Friday, June 04, 2010


I was reminded recently of a stupid, but well meant, thing that I did to my husband back in 1989. He was a Type 1 diabetic taking at least two insulin injections daily, and besides trying to keep his blood sugar levels under control he was troubled with high cholesterol.

I was excited when I heard a Doctor on TV extol the virtues of Activated Charcoal. He said that one tablet taken after each meal could cut a person’s cholesterol level by 25%. I rushed out and bought some for Dick thinking that a regimen like this could help to clear out his arteries.

Imagine our surprise when, about a week later, Dick started to feel really sick. His blood sugar levels rose drastically and he was getting short of breath. Luckily we decided to check with his Dr. and he asked if there had been any changes since his last visit. When I told him about the Activated Charcoal the good man almost choked. As we should have known charcoal neutralizes all medications in your system ... precisely why it’s used to counteract drug overdoses...and it was negating all the effects of the insulin that Dick was taking.

What I learned from that experience was that the body is a breeding ground for drug interactions and I need to be extremely careful of what I mix. Whether the drug is an over-the-counter (OTC) medication, a prescription drug, a holistic compound, a dietary supplement, a food, or an illegal drug, the potential for interaction exists, said our Doctor ... and then, as if I didn’t feel badly enough, he added, with a smile, “With a wife like you Dick doesn’t need enemies. It‘s lucky we caught it in time !”


Blogger kenju said...

Oh, my Lord! Well, we know you were well-meaning. I'm glad you checked with the doctor.

Mr. kenju is certain I am trying to kill him - if and when I mess up the medications in his pill bin. Luckily, he is well-aware of the number he is supposed to have - and he catches me when I am wrong.

8:31 PM  
Blogger Anvilcloud said...

Although it was a scary incident, thanks for the good advice. In your favor is the fact that you were alert enough to catch it in time and do the right thing. And also the fact that you had the best of intentions. Intentions are important.

6:30 AM  
Blogger KGMom said...

Yowza...a good caution. I can see the rationale, but can understand your mistake.

8:07 PM  
Blogger steveroni said...

Yes, ya know, I have six regular doctors now--one for each of several issues. And each prescribes, but not drug stuff like on the street grin!)

I'm gonna check with the primary Monday, that's to your alerting post.

Glad it worked out for YOU though!

9:47 PM  
Blogger Tossing Pebbles in the Stream said...

The advertising should have included a bold warning that it should not be taken if you are taking anything else.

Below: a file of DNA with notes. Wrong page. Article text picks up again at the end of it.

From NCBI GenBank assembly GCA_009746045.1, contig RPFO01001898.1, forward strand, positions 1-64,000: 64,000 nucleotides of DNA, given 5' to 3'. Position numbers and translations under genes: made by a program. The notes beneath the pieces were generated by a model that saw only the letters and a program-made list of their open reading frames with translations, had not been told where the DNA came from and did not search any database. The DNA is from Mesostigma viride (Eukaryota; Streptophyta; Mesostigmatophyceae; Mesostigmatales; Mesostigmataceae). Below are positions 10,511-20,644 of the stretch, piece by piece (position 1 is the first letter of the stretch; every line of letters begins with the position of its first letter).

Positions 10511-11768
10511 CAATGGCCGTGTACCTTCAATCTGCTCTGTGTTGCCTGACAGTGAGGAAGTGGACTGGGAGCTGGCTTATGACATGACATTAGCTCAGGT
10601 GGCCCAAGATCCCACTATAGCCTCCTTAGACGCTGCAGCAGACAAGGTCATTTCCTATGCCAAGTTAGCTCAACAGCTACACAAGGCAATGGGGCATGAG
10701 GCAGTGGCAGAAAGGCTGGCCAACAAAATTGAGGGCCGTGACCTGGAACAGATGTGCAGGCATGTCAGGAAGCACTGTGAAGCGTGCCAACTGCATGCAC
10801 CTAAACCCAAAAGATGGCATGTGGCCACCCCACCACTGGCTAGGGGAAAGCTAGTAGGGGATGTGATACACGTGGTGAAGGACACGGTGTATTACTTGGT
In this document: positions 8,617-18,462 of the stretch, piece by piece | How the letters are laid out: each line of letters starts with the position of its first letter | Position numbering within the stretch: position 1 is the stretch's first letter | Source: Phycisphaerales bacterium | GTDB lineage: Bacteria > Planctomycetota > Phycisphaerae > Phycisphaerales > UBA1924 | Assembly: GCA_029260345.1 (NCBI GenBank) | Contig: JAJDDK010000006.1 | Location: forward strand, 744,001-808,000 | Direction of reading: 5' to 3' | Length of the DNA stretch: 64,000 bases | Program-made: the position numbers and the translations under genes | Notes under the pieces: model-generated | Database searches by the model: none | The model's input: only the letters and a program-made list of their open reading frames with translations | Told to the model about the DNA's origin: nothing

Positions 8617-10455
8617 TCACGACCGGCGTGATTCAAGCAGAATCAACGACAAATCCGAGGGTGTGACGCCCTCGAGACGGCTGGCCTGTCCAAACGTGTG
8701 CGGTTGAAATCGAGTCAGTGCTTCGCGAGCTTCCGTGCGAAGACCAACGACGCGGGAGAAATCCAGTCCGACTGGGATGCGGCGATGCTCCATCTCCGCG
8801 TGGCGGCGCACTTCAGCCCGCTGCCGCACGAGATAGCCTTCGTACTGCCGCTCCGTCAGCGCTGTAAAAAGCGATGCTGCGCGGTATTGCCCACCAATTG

In Canada, Drug companies are very limited at what they can advertise directly to the public. They advertise to doctors in publications and mailings.

Seeing ads for drugs even with a long list of negative indicators and warnings to see a doctor first, tempts people to self medicate or pester doctors to try this or that.
This does not serve the public well.

11:38 AM  
Blogger Beatrice P. Boyd said...

That was a close call for both you and Dick, Ginnie. Thanks for the alert to check prescription interactions. Thankfully, I don;t currently have any to worry about, except if vitamins interact.

7:35 PM  
Blogger possum said...

There is a great book out there - its called Best Pills Worst Pills - or maybe it is the other way around. Anyway, it tells what pills interact very badly with other medications, especially when someone is taking a bunch of different meds, and especially if someone is older. The old version I had also lists what happens when you use OTC drugs with meds.
You were lucky you got him to the doc when you did! That is the bad thing about ads on TV, they don't tell you all the facts!

1:02 PM  
Blogger Chancy said...


I am glad you caught the reaction in time.

This reminds me of a somewhat similar, but not as serious, drug reaction I had recently.

My legs and ankles started swelling and I asked my doctor about this and he said I might have to increase the dose of my diuretic for high blood pressure.

I increased the medication for a few days and that did not help. About a month later i saw my doc for another problem and I showed him my legs and ankles( and face) which were VERY swollen. He sat and thought and thought about what COULD be causing this problem.

He suggested I discontinue for two weeks the other blood pressure drug (Tiazac) and the Crestor I was taking. The Tiazac I had been taking for several years. The Crestor for just a few weeks.

Almost as if by majic the swelling went away in about 2 days.

It turned out it was a reaction to the Tiazac. My doc said even thought it took several years for the reaction to show up, this sometimes happens.

So he changed my BP med.

I am fine now.

Whew. Prescription drugs.....Love 'em and hate em.

9:34 AM  
Blogger Syd said...

Yes, I knew about the activated charcoal. I think that it is very wise to tell a doctor every medication that one is on because of potentially dangerous drug interactions.

5:32 PM  

Post a Comment

<< Home